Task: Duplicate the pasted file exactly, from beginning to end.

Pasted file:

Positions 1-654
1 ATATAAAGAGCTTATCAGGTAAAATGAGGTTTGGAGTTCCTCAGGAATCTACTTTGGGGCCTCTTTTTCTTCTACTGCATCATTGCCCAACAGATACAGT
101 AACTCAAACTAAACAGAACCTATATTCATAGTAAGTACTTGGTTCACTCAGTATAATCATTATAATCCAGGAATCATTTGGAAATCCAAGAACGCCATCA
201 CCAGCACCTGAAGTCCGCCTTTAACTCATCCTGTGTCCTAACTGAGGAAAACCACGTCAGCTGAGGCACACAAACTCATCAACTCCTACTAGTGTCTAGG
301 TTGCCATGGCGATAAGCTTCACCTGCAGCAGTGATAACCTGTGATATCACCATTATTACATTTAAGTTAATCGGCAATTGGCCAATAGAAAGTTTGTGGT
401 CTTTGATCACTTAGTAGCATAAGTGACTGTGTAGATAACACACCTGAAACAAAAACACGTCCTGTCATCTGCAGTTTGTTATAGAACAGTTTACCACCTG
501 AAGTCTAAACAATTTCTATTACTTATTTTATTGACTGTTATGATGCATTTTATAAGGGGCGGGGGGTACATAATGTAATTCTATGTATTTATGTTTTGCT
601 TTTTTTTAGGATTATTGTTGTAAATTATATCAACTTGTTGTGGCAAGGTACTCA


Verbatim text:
Positions 1-654
1 ATATAAAGAGCTTATCAGGTAAAATGAGGTTTGGAGTTCCTCAGGAATCTACTTTGGGGCCTCTTTTTCTTCTACTGCATCATTGCCCAACAGATACAGT
101 AACTCAAACTAAACAGAACCTATATTCATAGTAAGTACTTGGTTCACTCAGTATAATCATTATAATCCAGGAATCATTTGGAAATCCAAGAACGCCATCA
201 CCAGCACCTGAAGTCCGCCTTTAACTCATCCTGTGTCCTAACTGAGGAAAACCACGTCAGCTGAGGCACACAAACTCATCAACTCCTACTAGTGTCTAGG
301 TTGCCATGGCGATAAGCTTCACCTGCAGCAGTGATAACCTGTGATATCACCATTATTACATTTAAGTTAATCGGCAATTGGCCAATAGAAAGTTTGTGGT
401 CTTTGATCACTTAGTAGCATAAGTGACTGTGTAGATAACACACCTGAAACAAAAACACGTCCTGTCATCTGCAGTTTGTTATAGAACAGTTTACCACCTG
501 AAGTCTAAACAATTTCTATTACTTATTTTATTGACTGTTATGATGCATTTTATAAGGGGCGGGGGGTACATAATGTAATTCTATGTATTTATGTTTTGCT
601 TTTTTTTAGGATTATTGTTGTAAATTATATCAACTTGTTGTGGCAAGGTACTCA